If a black hole doesn't contain the matter then it would have no mass. From this view point a black hole is just that, a hole. The energy has changed form. Let me try this another way. Maybe gravitational energy is flipped inside out when it passes through a singularity and becomes reversed expanding energy. If gravity was the only force needed for galaxy formation then there would be no formation at all. Everything will fall straight towards the black hole. Much like how a hurricane on earth is the result of two opposing storms colliding, a galaxies formation can be seen as the interaction between between two opposing forces, Gravity and dark matter.
  7. Jan 28, 2016 #6


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    That does not make sense.
    There would, but this is an unrelated topic.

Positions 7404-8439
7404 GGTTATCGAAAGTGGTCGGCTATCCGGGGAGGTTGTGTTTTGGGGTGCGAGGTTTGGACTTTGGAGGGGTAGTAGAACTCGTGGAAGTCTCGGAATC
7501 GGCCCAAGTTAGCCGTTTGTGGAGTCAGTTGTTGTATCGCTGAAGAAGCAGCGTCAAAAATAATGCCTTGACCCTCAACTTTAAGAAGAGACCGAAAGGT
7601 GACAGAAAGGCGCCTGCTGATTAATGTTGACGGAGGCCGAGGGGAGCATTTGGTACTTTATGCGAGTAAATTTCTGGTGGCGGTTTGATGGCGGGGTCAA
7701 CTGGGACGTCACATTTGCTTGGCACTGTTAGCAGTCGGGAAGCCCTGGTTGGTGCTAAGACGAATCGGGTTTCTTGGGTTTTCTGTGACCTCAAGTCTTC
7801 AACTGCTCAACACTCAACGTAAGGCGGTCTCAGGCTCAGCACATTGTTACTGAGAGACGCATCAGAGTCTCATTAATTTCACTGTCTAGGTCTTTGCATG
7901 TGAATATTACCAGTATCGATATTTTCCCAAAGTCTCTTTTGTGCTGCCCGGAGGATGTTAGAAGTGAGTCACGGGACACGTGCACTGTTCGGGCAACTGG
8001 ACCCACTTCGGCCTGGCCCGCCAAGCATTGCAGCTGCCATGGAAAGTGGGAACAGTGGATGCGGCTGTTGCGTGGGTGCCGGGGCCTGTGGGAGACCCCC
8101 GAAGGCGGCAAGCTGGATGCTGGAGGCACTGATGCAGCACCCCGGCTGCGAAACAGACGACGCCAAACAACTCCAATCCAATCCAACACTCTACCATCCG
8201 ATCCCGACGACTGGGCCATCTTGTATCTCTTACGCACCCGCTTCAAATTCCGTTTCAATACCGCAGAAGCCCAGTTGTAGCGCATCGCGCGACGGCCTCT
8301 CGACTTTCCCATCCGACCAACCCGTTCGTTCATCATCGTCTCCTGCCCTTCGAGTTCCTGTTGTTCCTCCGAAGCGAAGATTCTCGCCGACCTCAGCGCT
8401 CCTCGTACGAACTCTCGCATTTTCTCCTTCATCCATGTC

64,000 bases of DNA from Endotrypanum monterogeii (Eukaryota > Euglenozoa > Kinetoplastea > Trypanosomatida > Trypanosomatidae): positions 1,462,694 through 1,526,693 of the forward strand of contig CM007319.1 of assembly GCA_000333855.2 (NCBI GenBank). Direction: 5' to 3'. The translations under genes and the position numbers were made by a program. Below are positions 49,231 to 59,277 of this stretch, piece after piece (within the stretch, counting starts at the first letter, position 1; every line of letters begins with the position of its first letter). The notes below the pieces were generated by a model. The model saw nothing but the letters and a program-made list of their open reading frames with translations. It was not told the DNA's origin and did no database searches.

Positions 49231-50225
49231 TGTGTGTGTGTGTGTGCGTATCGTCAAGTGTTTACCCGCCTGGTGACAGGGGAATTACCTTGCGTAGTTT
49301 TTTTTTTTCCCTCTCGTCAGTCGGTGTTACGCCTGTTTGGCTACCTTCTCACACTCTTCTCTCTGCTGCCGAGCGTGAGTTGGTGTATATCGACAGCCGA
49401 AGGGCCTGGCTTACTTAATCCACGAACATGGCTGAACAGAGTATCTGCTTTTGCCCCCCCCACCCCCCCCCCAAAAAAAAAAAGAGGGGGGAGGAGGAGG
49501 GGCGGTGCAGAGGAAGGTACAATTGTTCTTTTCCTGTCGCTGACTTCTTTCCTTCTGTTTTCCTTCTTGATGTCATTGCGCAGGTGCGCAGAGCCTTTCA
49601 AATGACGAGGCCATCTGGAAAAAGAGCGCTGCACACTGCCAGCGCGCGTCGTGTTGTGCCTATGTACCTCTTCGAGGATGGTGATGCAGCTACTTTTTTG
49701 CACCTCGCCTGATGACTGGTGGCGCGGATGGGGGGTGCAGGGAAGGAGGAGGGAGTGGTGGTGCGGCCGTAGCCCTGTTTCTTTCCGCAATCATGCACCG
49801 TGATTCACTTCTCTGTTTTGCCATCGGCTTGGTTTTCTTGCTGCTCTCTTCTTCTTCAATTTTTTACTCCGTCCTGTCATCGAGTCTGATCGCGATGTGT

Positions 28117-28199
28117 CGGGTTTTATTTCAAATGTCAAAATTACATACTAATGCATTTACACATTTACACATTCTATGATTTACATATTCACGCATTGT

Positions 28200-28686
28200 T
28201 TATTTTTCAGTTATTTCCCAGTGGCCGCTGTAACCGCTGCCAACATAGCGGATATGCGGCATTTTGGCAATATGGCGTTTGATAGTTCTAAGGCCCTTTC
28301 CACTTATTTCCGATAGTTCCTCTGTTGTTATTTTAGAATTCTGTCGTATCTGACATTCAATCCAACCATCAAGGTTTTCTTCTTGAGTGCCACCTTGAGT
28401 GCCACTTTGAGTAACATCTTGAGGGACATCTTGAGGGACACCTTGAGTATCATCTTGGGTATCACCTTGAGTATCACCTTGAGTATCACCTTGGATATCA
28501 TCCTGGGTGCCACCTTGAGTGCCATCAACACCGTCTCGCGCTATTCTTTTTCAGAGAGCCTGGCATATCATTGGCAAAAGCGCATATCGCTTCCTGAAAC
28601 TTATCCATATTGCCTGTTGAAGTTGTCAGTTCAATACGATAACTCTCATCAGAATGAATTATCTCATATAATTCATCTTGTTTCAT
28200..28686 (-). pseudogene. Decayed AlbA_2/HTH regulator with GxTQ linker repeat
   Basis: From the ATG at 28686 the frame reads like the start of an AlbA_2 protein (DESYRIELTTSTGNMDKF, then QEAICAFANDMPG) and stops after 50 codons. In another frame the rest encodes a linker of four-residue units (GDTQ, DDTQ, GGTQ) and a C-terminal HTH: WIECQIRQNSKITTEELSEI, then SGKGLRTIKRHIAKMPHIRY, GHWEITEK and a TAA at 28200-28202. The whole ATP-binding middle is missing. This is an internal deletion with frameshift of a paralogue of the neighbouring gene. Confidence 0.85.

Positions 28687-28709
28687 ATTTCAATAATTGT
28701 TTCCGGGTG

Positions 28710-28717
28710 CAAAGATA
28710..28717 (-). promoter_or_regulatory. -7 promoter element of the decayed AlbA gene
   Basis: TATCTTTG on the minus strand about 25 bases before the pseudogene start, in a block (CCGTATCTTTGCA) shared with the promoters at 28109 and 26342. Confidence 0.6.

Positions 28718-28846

Black holes are not necessary for galaxy formation, and their overall influence is small.

    Dark matter is attractive - it helps forming galaxies. It is dominant there - you can model the formation of galaxies purely with dark matter, and then assume other matter follows where dark matter is.

    Note that dark matter and dark energy are completely different things. They just share "dark" in their name because we don't see them in our labs.
  8. Jan 28, 2016 #7
    Sorry. I meant to say dark energy. Dark matter like all matter would also be fuel for dark energy.
  9. Jan 28, 2016 #8


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    Yet black holes do in fact have mass, so our observations already disprove your idea.

    As MFB pointed out, this makes no sense. Energy is not a 'thing' that can just be moved around and altered. It is a property of objects and systems of objects.

    That is incorrect. If gravity were the only force, then even less material would fall into any black hole since matter couldn't accrete and lose the necessary energy to fall in.

    This is also incorrect. Dark energy has essentially zero effect on individual galaxies. Dark matter would actually help galaxies form thanks to the added mass and gravity.

    Unfortunately the speculation in this thread has passed beyond reasonable levels. PF exists to teach people about current, mainstream physics, not to discuss personal ideas, opinions, and theories. Thread locked.